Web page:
Diversity in homegarden Agroforestry systems of Southern Ethiopia.
Abebe, Tesfaye. (2005). PhD thesis, Wageningen University, the Netherlands. ISBN 90-8504-163-5; 143 pp.( summaries in English and Dutch, abstract in French)
also published as: Tropical Resource Mangement Papers, No. 59, Wageningen University and Research Centre, Wageningen. (Dutch summary and French abstract). ISSN 0926-9495, 143 pp.
The agroforestry homegardens of the Southern Ethiopian highlands are dominated by the native perennial crops enset and coffee, and additionally include a large variety of staple food crops, vegetables and tree crops. This traditional subsistence agriculture is changing into a market-oriented agriculture with decreased diversity. In this dissertation the diversity, species composition and productivity of these homegardens are characterized, the factors that affect their dynamics are identified and the implications of these changes for agricultural sustainability are assessed. Each homegarden had on average 16 crop and 21 tree species with enset, coffee and maize being the most common crops. Four homegarden prototypes were distinguished. They differed not only in the share of crops, but also in composition of tree species.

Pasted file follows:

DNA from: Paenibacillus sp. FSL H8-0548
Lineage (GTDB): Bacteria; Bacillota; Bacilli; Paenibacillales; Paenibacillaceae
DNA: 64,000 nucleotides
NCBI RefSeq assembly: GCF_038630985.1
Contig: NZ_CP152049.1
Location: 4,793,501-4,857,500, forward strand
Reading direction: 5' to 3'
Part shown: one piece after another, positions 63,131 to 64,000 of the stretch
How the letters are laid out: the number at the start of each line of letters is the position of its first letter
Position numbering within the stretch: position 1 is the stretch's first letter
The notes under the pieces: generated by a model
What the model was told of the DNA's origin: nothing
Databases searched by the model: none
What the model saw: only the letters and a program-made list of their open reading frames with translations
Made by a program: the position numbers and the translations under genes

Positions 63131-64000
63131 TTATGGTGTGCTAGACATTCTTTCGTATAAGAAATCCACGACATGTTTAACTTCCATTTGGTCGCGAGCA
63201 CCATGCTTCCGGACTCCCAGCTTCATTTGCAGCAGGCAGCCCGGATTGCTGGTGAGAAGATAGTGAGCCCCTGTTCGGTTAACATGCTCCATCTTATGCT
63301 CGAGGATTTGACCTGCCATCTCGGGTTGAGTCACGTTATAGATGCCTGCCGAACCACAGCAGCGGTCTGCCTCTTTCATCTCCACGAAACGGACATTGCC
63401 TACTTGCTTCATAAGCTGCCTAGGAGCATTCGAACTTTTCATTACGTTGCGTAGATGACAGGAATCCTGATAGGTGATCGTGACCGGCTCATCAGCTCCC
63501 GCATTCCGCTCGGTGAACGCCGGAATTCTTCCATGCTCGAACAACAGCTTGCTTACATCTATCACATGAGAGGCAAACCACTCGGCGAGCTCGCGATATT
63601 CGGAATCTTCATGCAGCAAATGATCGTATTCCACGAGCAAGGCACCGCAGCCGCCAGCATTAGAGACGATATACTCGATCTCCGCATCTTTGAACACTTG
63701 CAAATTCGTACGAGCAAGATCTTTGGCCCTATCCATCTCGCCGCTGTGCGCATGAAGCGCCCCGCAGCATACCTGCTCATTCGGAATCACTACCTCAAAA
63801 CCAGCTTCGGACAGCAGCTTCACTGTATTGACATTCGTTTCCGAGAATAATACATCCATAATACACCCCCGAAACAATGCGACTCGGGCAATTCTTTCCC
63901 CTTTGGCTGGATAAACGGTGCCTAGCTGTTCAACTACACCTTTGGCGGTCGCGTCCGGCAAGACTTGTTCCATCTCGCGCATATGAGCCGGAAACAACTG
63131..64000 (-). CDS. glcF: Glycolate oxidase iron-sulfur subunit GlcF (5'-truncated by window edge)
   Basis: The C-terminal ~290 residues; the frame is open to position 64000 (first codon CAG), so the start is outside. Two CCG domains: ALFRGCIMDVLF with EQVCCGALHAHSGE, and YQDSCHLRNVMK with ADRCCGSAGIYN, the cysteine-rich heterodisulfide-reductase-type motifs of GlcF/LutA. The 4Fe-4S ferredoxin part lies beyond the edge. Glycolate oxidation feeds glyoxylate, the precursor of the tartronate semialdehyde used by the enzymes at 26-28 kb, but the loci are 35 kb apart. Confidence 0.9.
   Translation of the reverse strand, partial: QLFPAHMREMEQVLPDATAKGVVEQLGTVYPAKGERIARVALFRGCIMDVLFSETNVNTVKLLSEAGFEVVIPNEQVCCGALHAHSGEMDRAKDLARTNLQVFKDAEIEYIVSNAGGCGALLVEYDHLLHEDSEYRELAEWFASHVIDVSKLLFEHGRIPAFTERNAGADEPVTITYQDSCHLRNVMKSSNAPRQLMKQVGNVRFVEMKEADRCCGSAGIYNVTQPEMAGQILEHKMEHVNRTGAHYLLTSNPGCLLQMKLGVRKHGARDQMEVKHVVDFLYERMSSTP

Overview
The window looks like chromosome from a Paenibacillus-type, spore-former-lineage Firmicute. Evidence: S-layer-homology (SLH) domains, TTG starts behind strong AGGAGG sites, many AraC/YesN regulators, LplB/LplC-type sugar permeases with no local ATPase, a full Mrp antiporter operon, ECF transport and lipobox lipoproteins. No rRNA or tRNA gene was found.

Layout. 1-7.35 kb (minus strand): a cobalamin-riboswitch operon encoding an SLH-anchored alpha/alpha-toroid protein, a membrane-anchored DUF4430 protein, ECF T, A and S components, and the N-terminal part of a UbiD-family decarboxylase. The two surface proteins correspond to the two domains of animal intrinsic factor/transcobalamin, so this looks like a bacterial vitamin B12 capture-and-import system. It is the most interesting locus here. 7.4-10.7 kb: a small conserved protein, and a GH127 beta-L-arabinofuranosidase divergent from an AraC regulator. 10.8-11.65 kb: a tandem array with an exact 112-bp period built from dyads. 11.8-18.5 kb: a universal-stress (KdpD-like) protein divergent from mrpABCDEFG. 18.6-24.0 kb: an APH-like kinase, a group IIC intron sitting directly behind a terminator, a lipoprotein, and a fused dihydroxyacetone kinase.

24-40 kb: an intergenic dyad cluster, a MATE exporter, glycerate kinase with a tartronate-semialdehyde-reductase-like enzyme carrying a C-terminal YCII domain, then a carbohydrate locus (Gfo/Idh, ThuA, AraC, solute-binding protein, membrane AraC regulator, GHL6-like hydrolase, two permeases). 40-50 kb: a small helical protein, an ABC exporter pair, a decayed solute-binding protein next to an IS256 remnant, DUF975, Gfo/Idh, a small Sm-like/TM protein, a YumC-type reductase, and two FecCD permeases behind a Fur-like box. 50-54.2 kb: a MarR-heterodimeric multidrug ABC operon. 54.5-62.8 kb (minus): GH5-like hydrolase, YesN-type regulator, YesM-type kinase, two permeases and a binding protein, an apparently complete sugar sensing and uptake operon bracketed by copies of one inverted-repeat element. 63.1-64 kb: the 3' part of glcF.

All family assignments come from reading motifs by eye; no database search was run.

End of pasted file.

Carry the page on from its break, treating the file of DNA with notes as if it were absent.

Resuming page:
Variation among sites in both prototypes and crop species is large and is largely explained by geographical location and altitudinal differences. Also access to market and major roads was very important. Increasing commercialization and land pressure have lead to the decline in the areas of the perennials enset, coffee and trees and an increase of annual crops. This could adversely affect the ecological benefits derived from these integrated and complex systems and threaten their long- term sustainability. Research and development efforts should aim at developing techniques on how to integrate high value crops into the systems without affecting their integrity.
Key-words: agroforestry, biodiversity, crop diversity, homegarden, livelihood
Tesfaye Abebe graduated on April 13, 2005.